In this week’s Dispatches from The Secret Library, Dr Oliver Tearle enjoys some of the best funny book titles courtesy of How to Avoid Huge Ships
Old Tractors and the Men Who Love Them. How to Avoid Huge Ships. How Green Were the Nazis? Highlights of the History of Concrete. The Stray Shopping Carts of Eastern North America. What to Say When You Talk to Yourself. Greek Rural Postmen and Their Cancellation Numbers. Italian Without Words. The Book of Marmalade: Its Antecedents, Its History and Its Role in the World Today. These are all genuine book titles, which are included in How to Avoid Huge Ships: And Other Implausibly Titled Books, a 2008 compendium of some of the best funny book titles over the years which I discovered in a charity shop for £1.50.
As you can imagine, books like How to Avoid Huge Ships and Other Implausibly Titled Books is exactly the kind of book that appeals here at IL Towers, although we’ll admit that such a book is heavier on the ‘interesting’ than on the ‘literature’. Most of these books are niche publications, non-fiction works which appeal to a very small but, one imagines, eager readership: the train-spotters and marmalade-obsessives, if you will. This is a book designed as a novelty present, a Christmas gift for a friend who is a book-lover with a fondness for the quirky.
How to Avoid Huge Ships and Other Implausibly Titled Books is light on detail: we learn very little about the individual titles which feature. Indeed, there’s very little beyond the titles. But what makes it worth a look (and ‘look’ here is probably more apt than ‘read’) is the fact that a full-page image of the book’s cover is included for each title. So although the only additional information offered about C. Anne Wilson’s The Book of Marmalade: Its Antecedents, Its History and Its Role in the World Today (Pennsylvania Press, 1999) is the single sentence ‘All you could ever wish to know about marmalade’, we are treated to a picture of the book’s jacket, featuring a half-peeled orange, a lemon, a half-orange and a jar of the finished preserve.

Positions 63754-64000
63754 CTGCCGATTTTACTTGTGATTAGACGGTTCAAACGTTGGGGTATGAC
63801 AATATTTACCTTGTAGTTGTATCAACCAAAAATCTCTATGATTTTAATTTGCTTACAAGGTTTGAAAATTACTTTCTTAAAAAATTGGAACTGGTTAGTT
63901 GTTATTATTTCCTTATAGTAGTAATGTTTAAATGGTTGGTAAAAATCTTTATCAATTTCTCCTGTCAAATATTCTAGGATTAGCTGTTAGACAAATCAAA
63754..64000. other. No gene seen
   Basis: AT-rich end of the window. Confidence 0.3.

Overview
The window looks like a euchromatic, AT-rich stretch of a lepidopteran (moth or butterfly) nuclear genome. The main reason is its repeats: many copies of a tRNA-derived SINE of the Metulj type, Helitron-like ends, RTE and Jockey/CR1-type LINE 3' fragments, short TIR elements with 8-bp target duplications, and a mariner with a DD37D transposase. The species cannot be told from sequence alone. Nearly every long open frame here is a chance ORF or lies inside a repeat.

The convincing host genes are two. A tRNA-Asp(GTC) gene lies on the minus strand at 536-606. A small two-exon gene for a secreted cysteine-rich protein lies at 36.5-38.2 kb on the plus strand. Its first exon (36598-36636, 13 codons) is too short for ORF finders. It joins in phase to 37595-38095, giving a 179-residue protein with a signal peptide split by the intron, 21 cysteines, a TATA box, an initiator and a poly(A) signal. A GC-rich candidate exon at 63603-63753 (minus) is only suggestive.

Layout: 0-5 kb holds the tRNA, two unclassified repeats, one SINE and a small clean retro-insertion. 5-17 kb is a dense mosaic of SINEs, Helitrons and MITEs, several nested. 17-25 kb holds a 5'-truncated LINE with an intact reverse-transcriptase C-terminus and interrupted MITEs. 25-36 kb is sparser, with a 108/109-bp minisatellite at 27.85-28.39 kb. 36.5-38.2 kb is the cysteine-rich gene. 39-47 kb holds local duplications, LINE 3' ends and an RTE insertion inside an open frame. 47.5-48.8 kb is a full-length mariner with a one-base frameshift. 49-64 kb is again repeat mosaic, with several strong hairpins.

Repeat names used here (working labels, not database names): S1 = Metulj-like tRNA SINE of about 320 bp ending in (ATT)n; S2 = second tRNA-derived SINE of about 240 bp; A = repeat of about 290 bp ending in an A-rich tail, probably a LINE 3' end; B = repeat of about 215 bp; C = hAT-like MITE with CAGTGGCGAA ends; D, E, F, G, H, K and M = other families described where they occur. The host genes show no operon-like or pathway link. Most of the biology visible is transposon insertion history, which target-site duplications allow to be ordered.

Others, such as Kaz Cooke’s Living with Crazy Buttocks (Penguin, 2001), is described as a ‘novel’ – although perhaps the word ‘novel’ here is meant to be an adjective as much as a noun. Whose Bottom? is subtitled A Lift-the-Flap Book, and was published in 2000 by distinguished children’s publishers Ladybird Books. The cover depicts a tiger, whose face is obscured in the undergrowth, leaving only his posterior and tail in view. Sticking with the animal kingdom, James K. Wangberg’s Six-Legged Sex: The Erotic Lives of Bugs (Fulcrum, 2001), which announces exactly what the book is about, has perhaps the most accurate and sensible title of all the funny book titles featured. Only those into threesomes or bestiality are likely to be disappointed with false expectations.
Although it is not the job of such a book, one thing which How to Avoid Huge Ships and Other Implausibly Titled Books does, through presenting these funniest of book titles to us along with their often equally bizarre cover images, is invite us to think about how much of this is down to canny marketing on behalf of publishers and how much is optimistic but misguided sincerity on the part of the authors. Did the authors of Entertaining with Insects choose this title for their cookbook, or was it thrust upon them by an insistent publisher? (It’s a cookery book about – you’ve guessed it – how to make meals containing insects.) Was The Anger of Aubergines Bulbul Sharma’s first choice for the collection of her short stories published by Spinefex Press in 1998, or did a commissioning editor suggest it would be more eye-catching and memorable than her original title? One cannot choose but wonder.
But the main purpose of How to Avoid Huge Ships: And Other Implausibly Titled Books is, of course, entertainment, and to raise a smile if not a laugh-out-loud response as the reader turns the pages and discovers another double-page spread of visual and lexical oddness. If, as Jacques Derrida said, a title is always a promise, then this book certainly delivers: one could hardly wish for a more bizarre range of book titles than the ones collected here.
Oliver Tearle is the author of The Secret Library: A Book-Lovers’ Journey Through Curiosities of History, available now from Michael O’Mara Books.